Three years ago, Marissa Alexander, who had recently given birth to a daughter, fired a warning shot as her ex-husband attacked her. She was refused Stand Your Ground and convicted of aggravated assault with a minimum of 20 years in prison, where she awaits a new trial.
The poster above was done for the Free Marissa Alexander Campaign. Click it for a hi-res copy and share it to spread the word, with credit please.
For more information on Marissa’s case, click here.
As you may know, I’ve been an active supporter of New York Communities for Change (NYCC), a grass roots community group that organizes low and moderate income families. You may have heard of NYCC’s Fast Food Forward campaign that helped launch a movement of fast food workers in over 40 cities nationwide fighting for higher pay.
Whether through city-wide and state-wide campaigns or through their neighborhood chapters in communities throughout New York City and Long Island, NYCC members are leading the fight on some of the most important issues facing New Yorkers — like workplace justice, affordable housing, good public schools and ending Stop and Frisk.
That’s why I’m proud to be a “Friend of NYCC” who’s committed to enabling NYCC members to become a powerful force fighting for working families throughout New York. NYCC is holding its annual fundraising gala on December 3rd where we’ll celebrate the past year’s victories and the work to come. If you want to see more victories like the ones listed above, I hope you’ll join me by purchasing a ticket to the NYCC annual gala or by becoming a friend of NYCC (Friends of NYCC who commit to a monthly contribution of $25/month or more will receive a complementary ticket to the NYCC Gala.)
In just the last few months, NYCC members won a new shortened timeline for the removal of toxic PCB lights from all NYC public schools, joined the fight to keep Long Island Community Hospital and Interfaith Medical Center open for care, and prevented low income victims of Superstorm Sandy from being kicked out in the streets before they could make arrangements to move into affordable housing.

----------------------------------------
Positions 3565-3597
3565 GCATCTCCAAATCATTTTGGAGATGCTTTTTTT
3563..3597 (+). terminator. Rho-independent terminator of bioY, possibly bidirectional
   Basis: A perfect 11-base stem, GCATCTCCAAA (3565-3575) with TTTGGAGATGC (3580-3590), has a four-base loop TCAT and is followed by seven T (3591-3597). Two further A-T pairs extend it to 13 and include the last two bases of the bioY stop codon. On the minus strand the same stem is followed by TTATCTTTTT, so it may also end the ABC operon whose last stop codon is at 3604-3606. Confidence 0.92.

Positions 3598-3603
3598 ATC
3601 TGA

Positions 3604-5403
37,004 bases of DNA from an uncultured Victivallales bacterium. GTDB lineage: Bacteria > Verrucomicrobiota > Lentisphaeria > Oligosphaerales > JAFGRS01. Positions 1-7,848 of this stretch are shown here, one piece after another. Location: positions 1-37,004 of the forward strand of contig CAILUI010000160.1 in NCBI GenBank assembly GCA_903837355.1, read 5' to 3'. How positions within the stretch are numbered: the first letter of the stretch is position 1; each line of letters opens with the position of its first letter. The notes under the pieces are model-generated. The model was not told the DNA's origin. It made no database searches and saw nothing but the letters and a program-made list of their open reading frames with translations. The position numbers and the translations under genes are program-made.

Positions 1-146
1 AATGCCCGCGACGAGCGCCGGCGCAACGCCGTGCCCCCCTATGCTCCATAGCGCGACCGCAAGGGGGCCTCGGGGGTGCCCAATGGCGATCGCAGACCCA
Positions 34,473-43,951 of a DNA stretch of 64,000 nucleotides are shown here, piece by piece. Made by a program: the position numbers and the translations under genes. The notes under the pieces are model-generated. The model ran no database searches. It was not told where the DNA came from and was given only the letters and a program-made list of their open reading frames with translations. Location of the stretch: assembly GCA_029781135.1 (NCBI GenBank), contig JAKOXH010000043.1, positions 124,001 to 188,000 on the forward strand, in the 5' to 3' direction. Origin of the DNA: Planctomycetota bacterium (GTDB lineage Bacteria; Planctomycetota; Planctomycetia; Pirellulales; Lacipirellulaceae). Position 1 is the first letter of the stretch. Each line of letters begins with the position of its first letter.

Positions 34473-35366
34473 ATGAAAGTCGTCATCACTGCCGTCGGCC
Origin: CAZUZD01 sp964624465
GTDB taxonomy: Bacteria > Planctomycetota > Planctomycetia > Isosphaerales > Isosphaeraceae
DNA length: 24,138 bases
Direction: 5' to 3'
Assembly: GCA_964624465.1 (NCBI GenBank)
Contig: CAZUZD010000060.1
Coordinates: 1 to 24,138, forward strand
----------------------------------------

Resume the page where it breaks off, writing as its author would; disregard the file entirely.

But despite NYCC’s success, true progressive change in this city requires more work. For the first time in decades, New Yorkers have the opportunity to elect a true progressive, Bill de Blasio, to the Mayor’s Office, but in order to make the most of it, our city needs groups like NYCC mobilizing around the real issues that affect working families in NYC. And outside of the city, with some real movement-building, there’s a real opportunity to make the 2014 state elections a referendum on Albany’s broken politics.
NYCC relies on grassroots funding to do some of the most exciting and innovative social justice work in New York State.
Will you join me in the movement and become a Friend of NYCC? For more information and to sign up, see our page here.
Art’s market value, like that of fashion, is derived from name more than any material properties. The Chinese factory workers sewing Chanel handbags can make the same bags, after hours, but they’ll be low-rent knockoffs without the interlocking “C”s. The same goes for an assistant who painted, without the master’s imprimatur, Damien Hirst’s dots. The Brand does transubstantiation. It turns crackers into the flesh of Christ.
Molly Crabapple’s May Day poster was recently acquired by the Museum of Modern Art in New York City as part of their permanent collection, documenting art from Occupy Wall Street. The acquisition is covered by The Guardian and includes an interview with Molly on its significance.
The May Day poster is based on an original watercolour Molly created, then converted into a 5-colour 12.5×19″ screenprinted poster by Melissa Dowell for Occuprint and their portfolio of silkscreened posters from the Occupy movement.
I’m pleased to announce that I have been shortlisted for the 10th annual Frontline Club Awards for my “It Don’t Gitmo” article with VICE. The Frontline Club Awards recognise emerging talents and established names for outstanding work, in print, broadcast and photojournalism. The 2013 awards ceremony will take place on Thursday 24 October 2013, which I’ll be flying out to attend.